10th September 2021
A WELSH Ambulance Service worker who “hates running” is taking on this year’s virtual London Marathon.
Nia Hughes, 42, from St Asaph, Denbighshire, will be taking the challenge in October in honour of her friend’s nephew Jack Binns, six, who has a life- limiting genetic condition that could see him need a wheelchair from age eight.
The Binns family – mum Jill who runs a balloon business, dad Rich who works in construction, sister Olivia, nine, and Jack – live together near Chester having recently moved to a bungalow to help accommodate Jack’s increasing needs.
Rich said: “In November of 2019, Jack at age four was diagnosed with Duchenne Muscular Dystrophy (DMD).
“This is a very rare terminal muscle wasting disease which mainly affects boys and currently has no cure.
“It can have a life expectancy of between 20-30 years due to heart and breathing problems as they gets older.
“It could see Jack needing a wheelchair from the age of eight.
“Through the charity Duchenne UK, we have set up a family fund called Backing Jack which is raising money for research and development into the disease.
“Several clinical trials are already underway in the UK for the treatment of DMD, including Gene Therapy and Exon skipping.”
Nia, who works in the Trust’s Resilience team, and who usually keeps fit with CrossFit sessions, said: “I hate running, I’ve never liked running.
“But when lockdown came along, I thought ‘what am I going to do?’.
“So I took up running again with my friend Ruth Stiles, just a couple of five or 10k’s a week to keep ticking over.
“One day I said to her, ‘should we do a marathon?’.
“She said okay, but we’d really have to train for it.”
The pair had reached a point where they were actually starting to enjoy running and wanted to do it for a cause that would help somebody they know and care about.
Nia said: “Jack is the nephew of a friend and former colleague, Emma Binns, whom I worked closely with for several years and got to learn about Jack’s condition.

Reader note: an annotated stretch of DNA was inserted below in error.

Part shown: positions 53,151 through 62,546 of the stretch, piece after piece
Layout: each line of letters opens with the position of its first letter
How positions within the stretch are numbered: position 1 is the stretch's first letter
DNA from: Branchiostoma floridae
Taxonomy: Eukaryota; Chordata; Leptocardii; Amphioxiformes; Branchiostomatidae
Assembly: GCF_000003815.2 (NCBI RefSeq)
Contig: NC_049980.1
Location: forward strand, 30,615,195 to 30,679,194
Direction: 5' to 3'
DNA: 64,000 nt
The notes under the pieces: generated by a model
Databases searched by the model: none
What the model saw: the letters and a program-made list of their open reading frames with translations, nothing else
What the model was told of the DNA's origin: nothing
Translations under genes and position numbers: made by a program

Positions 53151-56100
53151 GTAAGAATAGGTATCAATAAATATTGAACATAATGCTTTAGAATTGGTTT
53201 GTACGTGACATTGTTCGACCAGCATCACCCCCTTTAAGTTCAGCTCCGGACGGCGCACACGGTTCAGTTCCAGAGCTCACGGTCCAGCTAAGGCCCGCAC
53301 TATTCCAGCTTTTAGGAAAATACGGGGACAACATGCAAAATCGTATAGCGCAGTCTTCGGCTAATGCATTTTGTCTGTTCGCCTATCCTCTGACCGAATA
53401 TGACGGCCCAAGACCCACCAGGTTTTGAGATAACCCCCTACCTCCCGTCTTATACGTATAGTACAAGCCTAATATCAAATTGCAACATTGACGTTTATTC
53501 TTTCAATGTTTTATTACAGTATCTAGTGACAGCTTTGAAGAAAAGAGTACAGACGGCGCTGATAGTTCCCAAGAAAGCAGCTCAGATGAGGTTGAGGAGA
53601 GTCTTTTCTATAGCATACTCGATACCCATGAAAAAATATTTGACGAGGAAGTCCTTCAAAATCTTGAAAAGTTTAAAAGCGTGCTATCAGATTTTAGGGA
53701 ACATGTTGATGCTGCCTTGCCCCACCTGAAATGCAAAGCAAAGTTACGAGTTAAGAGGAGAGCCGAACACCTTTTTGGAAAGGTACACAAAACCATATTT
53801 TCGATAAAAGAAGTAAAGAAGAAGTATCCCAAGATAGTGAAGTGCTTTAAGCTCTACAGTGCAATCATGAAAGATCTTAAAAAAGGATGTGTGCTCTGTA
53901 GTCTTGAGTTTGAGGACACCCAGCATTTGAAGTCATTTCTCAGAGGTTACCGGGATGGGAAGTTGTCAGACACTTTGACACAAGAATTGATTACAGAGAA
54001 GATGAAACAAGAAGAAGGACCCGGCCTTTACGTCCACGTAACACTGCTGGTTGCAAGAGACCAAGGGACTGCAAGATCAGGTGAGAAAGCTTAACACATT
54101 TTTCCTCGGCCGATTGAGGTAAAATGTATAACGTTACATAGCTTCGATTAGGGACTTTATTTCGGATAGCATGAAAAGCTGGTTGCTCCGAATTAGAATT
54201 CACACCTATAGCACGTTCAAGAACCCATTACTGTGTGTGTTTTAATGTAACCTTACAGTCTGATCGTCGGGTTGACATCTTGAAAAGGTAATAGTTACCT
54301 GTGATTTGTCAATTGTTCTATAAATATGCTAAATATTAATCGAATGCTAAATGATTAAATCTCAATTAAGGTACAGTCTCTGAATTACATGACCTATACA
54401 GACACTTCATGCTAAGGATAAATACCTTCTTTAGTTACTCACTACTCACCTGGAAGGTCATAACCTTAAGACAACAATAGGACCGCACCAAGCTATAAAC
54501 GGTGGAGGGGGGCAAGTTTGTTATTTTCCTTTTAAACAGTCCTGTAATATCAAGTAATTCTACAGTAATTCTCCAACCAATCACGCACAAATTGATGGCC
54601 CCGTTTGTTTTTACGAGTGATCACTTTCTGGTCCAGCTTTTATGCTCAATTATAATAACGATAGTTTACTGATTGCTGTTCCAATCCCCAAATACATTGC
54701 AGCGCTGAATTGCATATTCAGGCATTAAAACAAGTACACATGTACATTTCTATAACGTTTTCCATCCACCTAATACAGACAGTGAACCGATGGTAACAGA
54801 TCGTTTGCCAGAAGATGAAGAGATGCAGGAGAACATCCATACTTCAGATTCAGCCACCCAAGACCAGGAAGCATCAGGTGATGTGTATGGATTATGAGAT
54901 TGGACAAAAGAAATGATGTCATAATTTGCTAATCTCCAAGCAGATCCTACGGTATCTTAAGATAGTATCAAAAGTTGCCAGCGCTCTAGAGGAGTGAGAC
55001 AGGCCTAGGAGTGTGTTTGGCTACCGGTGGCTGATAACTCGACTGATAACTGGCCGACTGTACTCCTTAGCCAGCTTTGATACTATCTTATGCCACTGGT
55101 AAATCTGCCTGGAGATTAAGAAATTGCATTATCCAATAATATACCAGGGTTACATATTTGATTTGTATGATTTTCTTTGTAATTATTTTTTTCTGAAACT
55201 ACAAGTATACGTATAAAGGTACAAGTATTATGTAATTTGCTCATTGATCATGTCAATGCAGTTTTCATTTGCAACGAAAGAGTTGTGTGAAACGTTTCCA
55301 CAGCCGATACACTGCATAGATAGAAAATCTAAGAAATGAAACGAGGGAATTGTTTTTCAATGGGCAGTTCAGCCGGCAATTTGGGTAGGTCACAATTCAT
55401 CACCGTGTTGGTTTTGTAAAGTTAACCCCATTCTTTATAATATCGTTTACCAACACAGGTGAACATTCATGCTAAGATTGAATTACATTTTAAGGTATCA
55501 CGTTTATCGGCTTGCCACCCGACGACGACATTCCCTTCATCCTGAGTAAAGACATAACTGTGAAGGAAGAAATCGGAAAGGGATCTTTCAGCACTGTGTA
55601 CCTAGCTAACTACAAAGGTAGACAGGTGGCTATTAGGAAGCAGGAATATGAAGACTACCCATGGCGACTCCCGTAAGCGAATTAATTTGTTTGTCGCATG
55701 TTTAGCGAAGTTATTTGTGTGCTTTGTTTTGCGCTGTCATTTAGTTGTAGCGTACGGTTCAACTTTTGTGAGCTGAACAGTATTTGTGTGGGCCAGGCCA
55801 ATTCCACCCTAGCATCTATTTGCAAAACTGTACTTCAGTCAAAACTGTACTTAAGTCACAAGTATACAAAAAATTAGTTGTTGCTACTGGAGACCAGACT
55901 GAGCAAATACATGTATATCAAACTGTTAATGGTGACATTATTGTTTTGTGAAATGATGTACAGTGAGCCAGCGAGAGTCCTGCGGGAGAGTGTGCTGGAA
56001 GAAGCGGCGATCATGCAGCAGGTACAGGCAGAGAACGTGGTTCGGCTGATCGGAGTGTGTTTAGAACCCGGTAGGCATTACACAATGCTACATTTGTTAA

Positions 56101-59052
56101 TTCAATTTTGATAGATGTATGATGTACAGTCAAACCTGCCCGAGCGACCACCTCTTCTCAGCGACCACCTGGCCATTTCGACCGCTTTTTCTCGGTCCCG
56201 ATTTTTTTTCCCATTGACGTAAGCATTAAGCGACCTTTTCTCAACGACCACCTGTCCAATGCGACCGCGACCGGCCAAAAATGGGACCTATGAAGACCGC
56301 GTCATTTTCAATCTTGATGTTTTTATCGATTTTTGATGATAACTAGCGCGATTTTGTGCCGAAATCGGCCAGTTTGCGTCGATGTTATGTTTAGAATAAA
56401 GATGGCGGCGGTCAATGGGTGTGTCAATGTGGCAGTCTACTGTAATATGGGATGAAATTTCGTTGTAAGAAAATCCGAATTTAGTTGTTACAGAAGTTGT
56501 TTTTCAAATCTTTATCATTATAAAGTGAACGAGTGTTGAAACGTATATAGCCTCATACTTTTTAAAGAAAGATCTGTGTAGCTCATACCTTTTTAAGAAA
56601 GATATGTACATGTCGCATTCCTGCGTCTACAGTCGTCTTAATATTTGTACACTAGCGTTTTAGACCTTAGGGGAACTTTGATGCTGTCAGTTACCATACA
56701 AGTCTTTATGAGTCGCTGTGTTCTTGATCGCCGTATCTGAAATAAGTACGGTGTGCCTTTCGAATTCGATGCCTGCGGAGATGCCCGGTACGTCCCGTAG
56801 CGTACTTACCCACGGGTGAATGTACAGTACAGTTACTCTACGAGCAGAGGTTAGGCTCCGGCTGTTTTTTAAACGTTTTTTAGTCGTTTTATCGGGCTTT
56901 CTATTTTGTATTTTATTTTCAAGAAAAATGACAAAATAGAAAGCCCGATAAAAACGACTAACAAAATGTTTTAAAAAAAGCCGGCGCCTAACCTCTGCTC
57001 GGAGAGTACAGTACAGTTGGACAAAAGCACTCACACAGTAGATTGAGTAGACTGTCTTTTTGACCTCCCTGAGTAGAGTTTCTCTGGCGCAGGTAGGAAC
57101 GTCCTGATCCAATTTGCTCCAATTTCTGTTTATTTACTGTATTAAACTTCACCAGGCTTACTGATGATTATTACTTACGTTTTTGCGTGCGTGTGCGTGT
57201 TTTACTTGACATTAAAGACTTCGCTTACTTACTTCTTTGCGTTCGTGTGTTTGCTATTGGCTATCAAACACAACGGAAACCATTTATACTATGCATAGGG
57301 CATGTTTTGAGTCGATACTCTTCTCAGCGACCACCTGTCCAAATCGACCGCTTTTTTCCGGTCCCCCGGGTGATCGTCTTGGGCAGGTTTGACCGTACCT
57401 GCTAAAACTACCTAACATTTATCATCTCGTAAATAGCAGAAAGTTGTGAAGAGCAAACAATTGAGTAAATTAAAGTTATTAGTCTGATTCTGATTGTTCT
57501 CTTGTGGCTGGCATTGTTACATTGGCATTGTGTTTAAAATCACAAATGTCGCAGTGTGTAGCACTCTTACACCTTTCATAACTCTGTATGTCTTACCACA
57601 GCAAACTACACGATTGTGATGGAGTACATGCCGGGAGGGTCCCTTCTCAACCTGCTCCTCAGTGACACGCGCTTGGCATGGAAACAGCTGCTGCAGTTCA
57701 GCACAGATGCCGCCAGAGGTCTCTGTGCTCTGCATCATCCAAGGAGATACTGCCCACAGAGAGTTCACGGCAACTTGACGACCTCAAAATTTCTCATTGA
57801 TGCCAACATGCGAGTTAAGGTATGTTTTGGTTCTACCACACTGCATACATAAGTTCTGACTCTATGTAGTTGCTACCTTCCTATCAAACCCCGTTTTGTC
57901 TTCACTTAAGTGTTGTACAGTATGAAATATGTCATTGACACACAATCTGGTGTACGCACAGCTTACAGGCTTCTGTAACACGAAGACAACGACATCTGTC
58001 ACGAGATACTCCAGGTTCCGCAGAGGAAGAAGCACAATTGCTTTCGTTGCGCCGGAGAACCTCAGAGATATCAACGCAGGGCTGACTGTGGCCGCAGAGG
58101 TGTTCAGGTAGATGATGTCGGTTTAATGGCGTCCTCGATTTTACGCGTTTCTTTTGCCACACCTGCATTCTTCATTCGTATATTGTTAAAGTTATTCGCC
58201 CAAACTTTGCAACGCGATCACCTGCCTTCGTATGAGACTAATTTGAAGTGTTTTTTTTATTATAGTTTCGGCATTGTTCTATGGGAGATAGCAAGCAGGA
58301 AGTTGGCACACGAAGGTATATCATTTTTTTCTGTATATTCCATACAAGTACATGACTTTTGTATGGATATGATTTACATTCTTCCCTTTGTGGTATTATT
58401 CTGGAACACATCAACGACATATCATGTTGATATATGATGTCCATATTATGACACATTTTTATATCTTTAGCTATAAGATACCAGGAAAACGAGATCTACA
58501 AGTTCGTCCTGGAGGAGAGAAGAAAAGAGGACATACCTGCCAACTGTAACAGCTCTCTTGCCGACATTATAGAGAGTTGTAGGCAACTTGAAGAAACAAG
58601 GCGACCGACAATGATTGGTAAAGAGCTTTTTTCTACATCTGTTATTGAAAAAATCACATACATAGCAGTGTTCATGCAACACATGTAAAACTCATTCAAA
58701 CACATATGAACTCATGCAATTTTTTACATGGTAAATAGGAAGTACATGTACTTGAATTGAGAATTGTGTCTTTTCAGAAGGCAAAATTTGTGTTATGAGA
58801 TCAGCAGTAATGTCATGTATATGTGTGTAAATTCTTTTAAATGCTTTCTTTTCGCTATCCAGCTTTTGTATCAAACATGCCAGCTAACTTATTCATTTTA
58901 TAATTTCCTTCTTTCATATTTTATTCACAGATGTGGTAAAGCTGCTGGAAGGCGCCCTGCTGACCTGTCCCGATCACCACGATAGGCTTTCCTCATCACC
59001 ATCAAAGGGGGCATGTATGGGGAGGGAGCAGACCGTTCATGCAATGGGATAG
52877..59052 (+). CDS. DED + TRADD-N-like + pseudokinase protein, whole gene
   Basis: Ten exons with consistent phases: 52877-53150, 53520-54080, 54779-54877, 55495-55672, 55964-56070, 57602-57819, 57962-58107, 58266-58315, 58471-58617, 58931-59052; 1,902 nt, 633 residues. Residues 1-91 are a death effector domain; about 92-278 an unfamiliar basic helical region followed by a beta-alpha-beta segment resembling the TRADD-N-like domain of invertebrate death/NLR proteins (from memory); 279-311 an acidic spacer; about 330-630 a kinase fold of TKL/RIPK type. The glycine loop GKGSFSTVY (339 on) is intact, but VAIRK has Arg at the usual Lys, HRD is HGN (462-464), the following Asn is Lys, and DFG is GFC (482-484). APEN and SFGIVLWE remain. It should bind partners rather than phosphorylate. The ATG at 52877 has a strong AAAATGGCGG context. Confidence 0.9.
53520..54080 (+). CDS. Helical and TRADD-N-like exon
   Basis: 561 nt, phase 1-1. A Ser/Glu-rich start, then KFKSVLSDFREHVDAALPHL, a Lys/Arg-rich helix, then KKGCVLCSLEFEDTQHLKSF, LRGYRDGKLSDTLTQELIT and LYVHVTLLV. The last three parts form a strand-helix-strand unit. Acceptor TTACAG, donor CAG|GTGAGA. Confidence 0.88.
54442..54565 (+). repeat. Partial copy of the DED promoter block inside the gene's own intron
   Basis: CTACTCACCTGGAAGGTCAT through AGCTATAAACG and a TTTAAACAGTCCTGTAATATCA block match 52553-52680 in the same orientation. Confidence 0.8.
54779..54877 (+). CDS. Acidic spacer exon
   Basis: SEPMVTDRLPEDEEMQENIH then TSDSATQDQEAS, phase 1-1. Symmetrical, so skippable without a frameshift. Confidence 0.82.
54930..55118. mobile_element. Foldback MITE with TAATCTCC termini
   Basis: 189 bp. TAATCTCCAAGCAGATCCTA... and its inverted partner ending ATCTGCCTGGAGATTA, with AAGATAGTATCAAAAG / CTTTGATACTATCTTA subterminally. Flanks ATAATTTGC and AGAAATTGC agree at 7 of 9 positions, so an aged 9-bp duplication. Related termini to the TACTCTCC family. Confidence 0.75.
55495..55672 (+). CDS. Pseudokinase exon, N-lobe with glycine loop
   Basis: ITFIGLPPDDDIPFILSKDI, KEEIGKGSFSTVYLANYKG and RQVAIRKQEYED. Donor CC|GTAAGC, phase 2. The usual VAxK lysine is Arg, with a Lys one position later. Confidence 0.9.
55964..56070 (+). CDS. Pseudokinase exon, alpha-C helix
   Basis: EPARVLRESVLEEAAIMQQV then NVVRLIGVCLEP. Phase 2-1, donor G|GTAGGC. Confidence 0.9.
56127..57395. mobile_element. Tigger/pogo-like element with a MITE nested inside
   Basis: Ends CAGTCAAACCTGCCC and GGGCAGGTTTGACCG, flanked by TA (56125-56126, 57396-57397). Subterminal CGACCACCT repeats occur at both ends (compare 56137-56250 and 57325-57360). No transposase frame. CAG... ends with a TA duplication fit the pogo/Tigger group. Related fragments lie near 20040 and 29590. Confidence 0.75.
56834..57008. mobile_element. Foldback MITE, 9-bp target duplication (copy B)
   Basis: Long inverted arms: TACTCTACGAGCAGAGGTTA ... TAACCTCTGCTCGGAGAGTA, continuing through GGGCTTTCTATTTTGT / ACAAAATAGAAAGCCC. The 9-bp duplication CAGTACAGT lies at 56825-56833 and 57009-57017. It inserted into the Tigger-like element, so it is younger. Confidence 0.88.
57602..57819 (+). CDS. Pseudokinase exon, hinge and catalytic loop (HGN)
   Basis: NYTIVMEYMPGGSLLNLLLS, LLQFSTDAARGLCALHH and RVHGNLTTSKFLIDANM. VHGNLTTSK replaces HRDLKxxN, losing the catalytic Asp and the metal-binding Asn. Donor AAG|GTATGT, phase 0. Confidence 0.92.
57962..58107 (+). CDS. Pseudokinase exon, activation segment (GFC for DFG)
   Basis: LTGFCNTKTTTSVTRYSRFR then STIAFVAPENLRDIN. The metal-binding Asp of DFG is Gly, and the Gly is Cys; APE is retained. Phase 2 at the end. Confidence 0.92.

“Our race numbers and new trainers have arrived and we’ve been training hard and increasing our distance on trails around Denbighshire.
“We hope many people will be able to dig deep and help fund research into Duchenne and support families across Britain who face life with it.”
Speaking of how DMD affects their family, Rich said: “It affects Jack hugely in terms of his physical ability.
“He cannot run properly, he falls frequently due to the weakness in his legs and tires easily.
“He has a large buggy which we take everywhere for him to get in when he tires.
“He struggles with other daily routine things like stairs or going to the toilet, but he is the most determined and happy little boy we know.
“He and his sister Olivia are very close, and she understands him as well as we do as parents and is constantly assisting him or playing together.
“We are so grateful to Nia and Ruth for taking on the marathon and raising much needed awareness for DMD.
“Thank you so much and good luck from all our family.”
Nia and Ruth will track their marathon challenge on the official Virgin Money Virtual London Marathon App.
They are plotting a course that will take them through St Asaph, Rhuddlan, Dyserth and the wider Denbighishire area.
You can sponsor Nia and Ruth to help Backing Jack and Duchenne UK find a cure for this cruel condition by clicking here to visit their official Virgin Money Giving page.
You can also keep up-to-date with Backing Jack on Facebook here.
There are an estimated 300,000 sufferers of DMD worldwide
Duchenne UK (Registered Charity Number 1147094)
For more information, email Communications Officer Joel Garner at Joel.Garner@wales.nhs.uk